FINAL PROJECT REPORT
This semester has been one of the greatest for me as a student in this institution. Even though it had some rough times, it is still counted as one of the greatest. Eight mates including myself took the robotics class and to be honest, we were thrilled with the various activities we were engaged with. In each task, we were required to share our experiences in the form of reports. However, this is our final report, which is also part of our requirements in this course on our final project. Each student worked on a unique project and finally presented it on Tuesday, December 12, 2012. At the end of the day, each student, in my view, felt fulfilled and the purpose of this report is to give you the breakdown on my unique project.
My project dubbed Tic-tac-toe, is a very common game that most people play. It is a two player game that is played in a 3×3 grid cell. To win in this game, you have the option of choosing either ‘X’ or ‘O’ as your character, and make sure that they all line up vertically, horizontally or diagonally. Furthermore, the game is referred to as a zero sum game, which is, when we add the number of wins and losses after a couple of games, the sum is zero. Tic-tac-toe is not the only zero sum game, we also have games like chess, checkers and others that are also known as zero sum games. The question is, what is unique about this project? There is not much difference in this project because it has the same rules in the mode of play however, the major difference is that, this time you are not going to be playing with a fellow human, if you are familiar with the game, but a robot – an NXT robot – that is smart and unbeatable. You may ask, what makes this robot smart and unbeatable, and the answer is quite simple. The robot uses two major methods, which I refer to as its “brain power”, which I will be discussing in a short while.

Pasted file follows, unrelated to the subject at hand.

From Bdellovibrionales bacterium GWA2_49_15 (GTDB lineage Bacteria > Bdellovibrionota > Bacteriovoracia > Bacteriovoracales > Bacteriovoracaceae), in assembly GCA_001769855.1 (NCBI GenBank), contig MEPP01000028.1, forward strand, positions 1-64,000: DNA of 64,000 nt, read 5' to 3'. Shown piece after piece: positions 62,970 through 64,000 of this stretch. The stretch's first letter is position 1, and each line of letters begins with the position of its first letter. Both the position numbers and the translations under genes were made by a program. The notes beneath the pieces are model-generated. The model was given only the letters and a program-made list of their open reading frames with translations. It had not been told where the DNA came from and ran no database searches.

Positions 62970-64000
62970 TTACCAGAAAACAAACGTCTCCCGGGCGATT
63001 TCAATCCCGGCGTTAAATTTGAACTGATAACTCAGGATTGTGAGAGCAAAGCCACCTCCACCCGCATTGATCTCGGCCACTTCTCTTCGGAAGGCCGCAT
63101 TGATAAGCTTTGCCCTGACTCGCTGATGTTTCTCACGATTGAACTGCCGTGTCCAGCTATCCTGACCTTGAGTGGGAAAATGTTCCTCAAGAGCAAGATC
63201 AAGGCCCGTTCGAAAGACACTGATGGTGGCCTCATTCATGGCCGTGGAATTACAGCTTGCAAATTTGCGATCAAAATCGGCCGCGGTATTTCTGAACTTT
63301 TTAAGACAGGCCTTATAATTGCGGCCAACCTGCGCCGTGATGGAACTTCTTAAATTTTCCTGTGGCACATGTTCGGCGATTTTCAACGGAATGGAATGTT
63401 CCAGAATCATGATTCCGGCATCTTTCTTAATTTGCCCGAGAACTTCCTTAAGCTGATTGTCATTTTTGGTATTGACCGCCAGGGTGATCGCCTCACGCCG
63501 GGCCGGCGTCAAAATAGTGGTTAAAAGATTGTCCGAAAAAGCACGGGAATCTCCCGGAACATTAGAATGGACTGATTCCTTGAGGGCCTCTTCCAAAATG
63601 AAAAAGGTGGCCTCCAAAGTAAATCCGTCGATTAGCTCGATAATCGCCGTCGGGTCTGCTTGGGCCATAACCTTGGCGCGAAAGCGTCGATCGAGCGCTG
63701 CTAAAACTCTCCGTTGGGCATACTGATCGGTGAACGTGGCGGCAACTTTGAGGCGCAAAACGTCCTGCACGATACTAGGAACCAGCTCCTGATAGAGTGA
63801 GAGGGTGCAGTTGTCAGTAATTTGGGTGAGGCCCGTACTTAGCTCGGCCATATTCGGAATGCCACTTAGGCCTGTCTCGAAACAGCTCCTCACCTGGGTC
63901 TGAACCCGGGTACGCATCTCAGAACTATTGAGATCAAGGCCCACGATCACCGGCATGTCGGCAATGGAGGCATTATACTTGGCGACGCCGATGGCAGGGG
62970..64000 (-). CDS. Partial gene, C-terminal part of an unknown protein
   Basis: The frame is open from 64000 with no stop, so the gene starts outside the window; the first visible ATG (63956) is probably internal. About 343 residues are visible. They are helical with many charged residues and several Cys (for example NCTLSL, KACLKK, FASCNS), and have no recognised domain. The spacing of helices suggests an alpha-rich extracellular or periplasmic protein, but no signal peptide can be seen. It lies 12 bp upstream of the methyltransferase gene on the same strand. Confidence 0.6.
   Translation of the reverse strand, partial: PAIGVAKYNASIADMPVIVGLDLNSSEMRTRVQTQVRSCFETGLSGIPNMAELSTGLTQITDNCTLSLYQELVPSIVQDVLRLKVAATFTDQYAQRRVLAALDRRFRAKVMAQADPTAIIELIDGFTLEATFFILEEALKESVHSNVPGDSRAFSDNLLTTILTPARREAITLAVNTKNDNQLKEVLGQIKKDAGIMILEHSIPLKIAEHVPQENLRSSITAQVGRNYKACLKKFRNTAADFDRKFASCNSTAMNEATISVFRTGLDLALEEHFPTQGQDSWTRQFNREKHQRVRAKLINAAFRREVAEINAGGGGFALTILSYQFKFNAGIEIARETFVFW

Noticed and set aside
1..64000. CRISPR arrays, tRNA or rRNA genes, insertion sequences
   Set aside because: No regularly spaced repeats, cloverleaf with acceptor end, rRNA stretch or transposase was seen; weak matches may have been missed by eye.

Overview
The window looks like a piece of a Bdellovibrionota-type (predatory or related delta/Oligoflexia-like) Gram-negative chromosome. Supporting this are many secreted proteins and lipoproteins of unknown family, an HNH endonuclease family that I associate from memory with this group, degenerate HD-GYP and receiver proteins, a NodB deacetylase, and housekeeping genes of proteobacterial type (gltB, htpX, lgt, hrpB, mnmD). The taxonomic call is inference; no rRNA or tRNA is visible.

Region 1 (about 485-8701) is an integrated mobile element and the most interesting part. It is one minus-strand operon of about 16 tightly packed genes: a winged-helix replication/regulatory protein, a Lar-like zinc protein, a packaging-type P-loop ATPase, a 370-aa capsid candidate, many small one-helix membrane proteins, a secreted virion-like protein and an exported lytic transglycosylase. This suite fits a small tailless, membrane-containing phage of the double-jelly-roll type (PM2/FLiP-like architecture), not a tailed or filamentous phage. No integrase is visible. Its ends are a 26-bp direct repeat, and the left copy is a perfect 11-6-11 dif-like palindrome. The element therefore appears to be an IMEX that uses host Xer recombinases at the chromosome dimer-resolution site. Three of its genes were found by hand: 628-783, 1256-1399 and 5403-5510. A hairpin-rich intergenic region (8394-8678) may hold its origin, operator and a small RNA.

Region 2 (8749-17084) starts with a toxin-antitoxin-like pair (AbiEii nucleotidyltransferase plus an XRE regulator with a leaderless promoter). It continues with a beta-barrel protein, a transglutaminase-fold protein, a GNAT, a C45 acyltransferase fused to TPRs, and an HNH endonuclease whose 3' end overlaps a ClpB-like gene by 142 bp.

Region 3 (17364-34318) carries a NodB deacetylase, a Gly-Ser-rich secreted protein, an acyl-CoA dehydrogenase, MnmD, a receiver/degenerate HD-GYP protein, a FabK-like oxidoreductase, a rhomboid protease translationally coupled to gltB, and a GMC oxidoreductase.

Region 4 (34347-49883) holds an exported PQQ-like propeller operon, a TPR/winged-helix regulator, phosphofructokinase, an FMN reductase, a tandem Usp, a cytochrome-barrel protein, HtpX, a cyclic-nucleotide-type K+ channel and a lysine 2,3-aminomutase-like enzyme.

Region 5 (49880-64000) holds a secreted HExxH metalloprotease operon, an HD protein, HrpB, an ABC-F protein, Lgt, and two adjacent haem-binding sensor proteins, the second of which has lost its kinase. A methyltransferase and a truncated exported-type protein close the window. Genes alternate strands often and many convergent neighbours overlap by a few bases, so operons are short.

As said earlier, my project is for a robot to be able to play the tic-tac-toe game with a human, and the method it uses to perform this task are two algorithms – Minimax, which is the main brain power for the robot to play the game; and wavefront algorithm for path planning, that is, to be able move through the 3×3 grid cells when the robot has decided where to play.
In details, the wavefront algorithm is used in path planning, to find the shortest and optimal way from a starting point to a goal regarding obstacles in various positions in a given map. Obstacle cells are labelled with the number 1, as in the figure below, and in my project, cells that were played by either the robot or human were considered as obstacle cells for the robot
after every move. So that the robot does not move through those occupied cells.
The whole purpose for this algorithm is to prove to the human that the robot had identified the various moves made by both players, and will not tamper with those cells. Below is a true representation of how the game board, in this case, floor tiles was used to play the game.